Jodie Prenger was not his or Cameron's choice, yet they had to go with her because the public chose her.

    I'm just bored of the "celebrity" element to theatre. I have been to see Hairspray, Oliver, Priscilla in the last few months and all the so called "stars" have been absent at every show. Now I don't mind, but I think to the majority of new theatre goers this is misleading promotion - they tell you these stars are there, you book tickets and there is no course of action if they aren't on!!!!

    Chicago is a classic example of a musical that has the "celebrity" headliner. Omid Djalili wasn't there on the night I saw Oliver, but Prenger was and I was thoroughly underwelmed by her performance.

    Anybody who has attended the West End over the years can never fail to be wowed by the talent on stage and virtually all of these people have done it the proper way - through auditions and hard work. We don't need celebs on stage, we need performers. It used to be that the star talent in theatre became famous because of their talent - now they are famous because they appear on a talent show.

    Jodie Prenger is the epitomy of that. She has no stage presence or star quality - it's shameful really.

  • stevenperkins stevenperkins

    26 Mar 2010, 5:07PM

    Jodie Prenger was not his or Cameron's choice, yet they had to go with her because the public chose her.

    Then again, it's worth remembering that Andrew and Cameron's choice for the part was Jessie, whose ability to emote began and ended with looking over her shoulder and touching her hair, so they don't always make the right decision either.

  • davidabsalom davidabsalom

    26 Mar 2010, 5:20PM

    It wouldn't be so bad if they just concentrated on the attributes needed for the role, but instead they try to find an all-round entertainer. Since when did Maria need to sing power ballads?

  • bemuseduk bemuseduk

    26 Mar 2010, 7:37PM

    OMG! Yet more mindless pap for the Proles.
    Does His Lordship have a contract with the BBC allowing him unlimited free publicity for his shows??
    Or, ( God forbid), does he actually get paid to make these cringe-making appearances?
    Is part of my licence fee helping to line this multi-multi-millionaire's pockets?
    Has he nothing better to do with his time?
    Surely they need more leper colonies in Africa....and that might provide a stimulus for a new musical in a couple of years.
    There's an original idea for you Andrew ( if you'll forgive the familiarity).

  • wormsonfilm wormsonfilm

    26 Mar 2010, 8:01PM

    "Let's face it, we've all seen enough productions of The Sounds of Music, Joseph and Oliver! to never really need to see them again. And yet, we all have been"

    No we haven't.

    Was this article written purely to rile the masses? If so, well done.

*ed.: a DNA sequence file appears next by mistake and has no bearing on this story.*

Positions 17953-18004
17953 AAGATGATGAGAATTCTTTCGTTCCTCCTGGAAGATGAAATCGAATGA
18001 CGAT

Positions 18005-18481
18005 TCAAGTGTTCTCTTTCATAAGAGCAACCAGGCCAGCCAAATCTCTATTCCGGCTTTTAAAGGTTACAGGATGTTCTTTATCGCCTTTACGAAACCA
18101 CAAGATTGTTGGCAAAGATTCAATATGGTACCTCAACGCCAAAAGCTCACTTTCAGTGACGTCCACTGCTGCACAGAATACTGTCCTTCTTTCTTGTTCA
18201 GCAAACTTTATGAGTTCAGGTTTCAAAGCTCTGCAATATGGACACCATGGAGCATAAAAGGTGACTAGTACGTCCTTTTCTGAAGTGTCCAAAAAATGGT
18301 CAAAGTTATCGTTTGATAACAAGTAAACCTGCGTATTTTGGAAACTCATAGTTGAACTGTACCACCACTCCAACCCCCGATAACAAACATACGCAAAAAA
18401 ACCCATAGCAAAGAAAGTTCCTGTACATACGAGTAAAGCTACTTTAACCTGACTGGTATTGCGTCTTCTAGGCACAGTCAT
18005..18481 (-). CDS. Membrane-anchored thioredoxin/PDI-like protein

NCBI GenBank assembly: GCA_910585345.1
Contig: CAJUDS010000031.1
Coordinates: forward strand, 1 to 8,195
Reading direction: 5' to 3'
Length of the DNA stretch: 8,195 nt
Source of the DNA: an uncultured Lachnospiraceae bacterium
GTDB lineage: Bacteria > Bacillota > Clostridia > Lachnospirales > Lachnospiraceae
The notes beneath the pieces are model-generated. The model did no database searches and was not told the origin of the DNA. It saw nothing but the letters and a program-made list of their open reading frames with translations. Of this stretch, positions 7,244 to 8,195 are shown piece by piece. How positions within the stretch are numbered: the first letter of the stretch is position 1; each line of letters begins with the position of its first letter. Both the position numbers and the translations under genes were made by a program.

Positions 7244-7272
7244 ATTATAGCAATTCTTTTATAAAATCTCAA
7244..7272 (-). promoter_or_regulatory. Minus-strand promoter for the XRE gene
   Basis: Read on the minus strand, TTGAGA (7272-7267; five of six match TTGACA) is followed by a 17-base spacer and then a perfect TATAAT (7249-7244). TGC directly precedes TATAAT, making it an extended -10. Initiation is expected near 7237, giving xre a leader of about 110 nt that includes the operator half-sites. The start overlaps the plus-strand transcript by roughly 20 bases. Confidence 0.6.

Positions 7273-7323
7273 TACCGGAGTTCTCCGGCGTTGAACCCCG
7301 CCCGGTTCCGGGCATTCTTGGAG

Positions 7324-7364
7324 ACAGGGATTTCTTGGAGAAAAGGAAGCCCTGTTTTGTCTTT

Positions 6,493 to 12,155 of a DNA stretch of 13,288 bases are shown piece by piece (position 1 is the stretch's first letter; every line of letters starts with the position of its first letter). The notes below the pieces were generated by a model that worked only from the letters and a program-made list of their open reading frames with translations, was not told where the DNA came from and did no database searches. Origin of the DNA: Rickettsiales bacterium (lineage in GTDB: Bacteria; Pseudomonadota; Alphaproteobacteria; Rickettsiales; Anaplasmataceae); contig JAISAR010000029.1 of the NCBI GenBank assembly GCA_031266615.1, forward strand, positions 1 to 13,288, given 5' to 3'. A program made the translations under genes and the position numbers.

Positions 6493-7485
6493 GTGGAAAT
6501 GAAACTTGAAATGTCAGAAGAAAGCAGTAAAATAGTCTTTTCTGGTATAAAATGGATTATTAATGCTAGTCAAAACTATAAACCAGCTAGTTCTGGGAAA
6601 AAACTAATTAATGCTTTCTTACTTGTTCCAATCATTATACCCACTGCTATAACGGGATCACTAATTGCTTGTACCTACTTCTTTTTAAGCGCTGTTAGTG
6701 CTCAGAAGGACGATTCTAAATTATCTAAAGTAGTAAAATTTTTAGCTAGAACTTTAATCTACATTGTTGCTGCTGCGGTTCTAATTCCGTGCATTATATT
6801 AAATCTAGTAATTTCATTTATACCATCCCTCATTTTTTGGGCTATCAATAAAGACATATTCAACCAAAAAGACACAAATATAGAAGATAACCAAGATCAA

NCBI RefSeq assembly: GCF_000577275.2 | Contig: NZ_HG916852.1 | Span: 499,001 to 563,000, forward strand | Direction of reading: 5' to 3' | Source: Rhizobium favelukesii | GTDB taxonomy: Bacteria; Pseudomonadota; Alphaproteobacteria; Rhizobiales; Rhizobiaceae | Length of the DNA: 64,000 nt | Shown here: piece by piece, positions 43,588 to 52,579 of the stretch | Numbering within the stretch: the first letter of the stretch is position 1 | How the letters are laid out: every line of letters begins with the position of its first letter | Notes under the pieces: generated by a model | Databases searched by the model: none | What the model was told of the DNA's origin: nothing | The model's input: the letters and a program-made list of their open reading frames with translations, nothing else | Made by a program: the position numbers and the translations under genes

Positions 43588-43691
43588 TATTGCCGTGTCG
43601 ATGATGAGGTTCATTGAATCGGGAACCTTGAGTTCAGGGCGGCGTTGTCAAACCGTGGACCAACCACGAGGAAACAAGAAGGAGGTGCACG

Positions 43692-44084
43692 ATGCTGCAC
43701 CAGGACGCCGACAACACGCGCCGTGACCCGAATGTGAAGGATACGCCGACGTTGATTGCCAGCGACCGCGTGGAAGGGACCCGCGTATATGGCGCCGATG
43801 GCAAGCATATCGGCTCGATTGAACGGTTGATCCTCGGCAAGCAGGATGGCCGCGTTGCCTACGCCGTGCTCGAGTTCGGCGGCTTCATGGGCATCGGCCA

• jizzmonkey jizzmonkey

    26 Mar 2010, 8:26PM

    This comment has been removed by a moderator. Replies may also be deleted.
  • Wanchai Wanchai

    27 Mar 2010, 12:41AM

    Absolutely right Carrie! I.am.sick.to.death.of patronising.CIF.commenters. (how annoying is it to have to type all those full stops !!) There are so many many talented performers in this country, I know because I have done the rounds of the theatre school productions/ auditions. I have always thought it was no bad thing to provide them with another opportunity and on Tuesday I sat in on the filming of Saturdays's show. I could not believe the show put on by the 20 girls, no need for more than one take, every one hugely talented, the only way you could differentiate is their ability to do this role. Jodie Prenger might be a bit raspy at times but she fills the boots, it works in the role, and who can argue with all the people that voted for her (apart from a CIF commenter). I am sure the winning Dorothy will be equally good and at least two of them are going to be huge stars in the West End

  • balcony39 balcony39

    27 Mar 2010, 10:48AM

    Seems to me that an important point has been missed here. The article and the bulk of the responses refers to the "work" of ALW as theatre. Surely we do need to be clearer with the genre here, his contribution to the London Theatre land is all about the musical. Theatre is where actors (remember them), some of them perhaps well known, perform by speaking and very very little dancing takes place. The monopoly of ALW and his genre has sidelined the work of real theatre, pushing it further from the bigger theatres.
    As for the issue of this show getting a freebie ad from the BBC, this has been clear to see for the number of years our Saturday nights have been dominated by a big early evening blank.
    Its enough to get one into late night weekend shopping.

  • ajchm ajchm

    27 Mar 2010, 11:35AM

    I'm not usually a fan of talent shows as its all about the egos of the judges, but we do like the BBC / Andrew Lloyd Webber shows - its good family entertainment for those of us where the most exciting thing to happen in weeks on a Sat evening was deciding to call a pizza rather than buy one from ASDA (yes parenthood is that boring). There's always a more sophisicated option to contrast on BBC2 on Sat evenings, or do what we can't and go out! The other good thing about the shows is it does promote a far more wholesome entertainment type than shows like the X Factor - the lyrics are often highly inappropriate for 8 year olds.

  • Wanchai Wanchai

    27 Mar 2010, 12:24PM